Editorial: Pushing PIRG

As the common saying goes, “you win some, you lose some.”

But if you’re Arizona Public Interest Research Group, the saying is slightly different. It goes more like, “you lose a big one, and then you write it off as a technicality.” For the past few weeks leading up to the student government elections, PIRG has literally plastered ASU with flyers, canvassed the area and told anyone willing to listen about their referendum to impose a $1.50 student fee that would go toward supporting its operations.

The effort to stop the fee? Barely noticeable compared to the bright blue “Vote YES” signs we saw everywhere.

Still, when it came time to head to the polls, (or rather asu.edu/votenow), students overwhelmingly voted down the PIRG referendum at the three campuses where the issue was on the ballot. On the Tempe, Polytechnic and Downtown campuses, 4,172 students voted against the fee and 3,304 voted for it. The closest vote was on the Downtown campus, but the overall margin was 868 votes— not too shabby.

PIRG has continually said it wanted to use this election to give students a chance to show widespread support for the organization on campus. Since the numbers clearly show students aren’t willing to pay for PIRG, we expected the organization to accept it and work on being funded in the same way as other student clubs.

But even though PIRG constantly points to its student advocacy work, instead of backing down and graciously accepting the will of the student body, the group has decided to challenge the vote, complaining that students had to click on a link to read the wording of the referendum and that students based on two campuses were able to vote twice (among other things).

These arguments would hold more weight if PIRG was the only ballot measure that required voters to click a link to read the platform (it wasn’t) and if PIRG hadn’t already been aware that each campus government was considered sovereign (it was, according to Scott Tippett, elections director for the Tempe campus).

Students didn’t vote blindly on the PIRG issue: when it becomes difficult to walk to class without getting verbally accosted by PIRG reps, you have to know that the issue is out there.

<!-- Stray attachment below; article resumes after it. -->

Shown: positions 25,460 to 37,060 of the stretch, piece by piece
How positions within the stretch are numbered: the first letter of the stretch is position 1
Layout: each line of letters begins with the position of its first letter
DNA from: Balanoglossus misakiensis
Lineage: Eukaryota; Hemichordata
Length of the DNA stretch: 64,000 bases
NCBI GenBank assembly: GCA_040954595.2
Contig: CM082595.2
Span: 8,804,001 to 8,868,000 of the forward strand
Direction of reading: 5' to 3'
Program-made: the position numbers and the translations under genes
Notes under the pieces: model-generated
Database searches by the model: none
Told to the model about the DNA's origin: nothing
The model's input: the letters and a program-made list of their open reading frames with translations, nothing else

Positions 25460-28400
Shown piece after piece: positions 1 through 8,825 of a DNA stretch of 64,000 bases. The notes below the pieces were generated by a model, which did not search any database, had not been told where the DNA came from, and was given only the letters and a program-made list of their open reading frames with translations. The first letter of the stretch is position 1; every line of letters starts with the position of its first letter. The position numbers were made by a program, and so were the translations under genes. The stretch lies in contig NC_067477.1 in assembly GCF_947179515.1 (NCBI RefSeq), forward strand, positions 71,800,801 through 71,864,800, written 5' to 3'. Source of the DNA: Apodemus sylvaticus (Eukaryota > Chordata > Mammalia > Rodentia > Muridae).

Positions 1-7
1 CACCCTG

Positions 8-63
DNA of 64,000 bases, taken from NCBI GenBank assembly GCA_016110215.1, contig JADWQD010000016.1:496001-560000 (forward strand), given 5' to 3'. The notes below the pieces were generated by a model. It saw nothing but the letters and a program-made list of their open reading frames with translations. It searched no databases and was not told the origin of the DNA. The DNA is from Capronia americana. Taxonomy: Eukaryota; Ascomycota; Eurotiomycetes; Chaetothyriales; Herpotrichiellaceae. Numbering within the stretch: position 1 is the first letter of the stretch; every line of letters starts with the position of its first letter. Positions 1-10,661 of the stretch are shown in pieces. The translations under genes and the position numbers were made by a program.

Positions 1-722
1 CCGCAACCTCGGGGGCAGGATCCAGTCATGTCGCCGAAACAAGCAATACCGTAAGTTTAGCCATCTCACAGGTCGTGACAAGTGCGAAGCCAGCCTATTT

In fact, election results for Tempe show that zero students chose to abstain from voting on the PIRG issue. (To put that in perspective, consider that more people chose to abstain rather than vote for Barrett, the Honors College and W. P. Carey School of Business senators.)

Let it be known that The State Press doesn’t have a vendetta against PIRG — the work that it does is in many cases noble, and if students are willing to be involved, then the group has a right to be a club on campus. But just like other clubs, PIRG should not expect students to pay a separate fee to fund its work. In fact, a lot of the student advocacy work PIRG touts should really be done by student governments — we are already forced to fund those anyway. What really concerns us is that PIRG is ignoring the will of the students. If the group would rather waste time whining about election results and crying foul instead of using its volunteer power to actually advocate for student issues, then PIRG is just reaffirming the opinion of the majority that voted its fee down.

The numbers were clear. It’s time that PIRG moves on and puts more volunteer power into pushing the issues it supposedly promotes. PIRG has to show some real results and let students decide on an individual basis whether or not to support the group. The rules shouldn’t be bent for one club, even if common sayings are.

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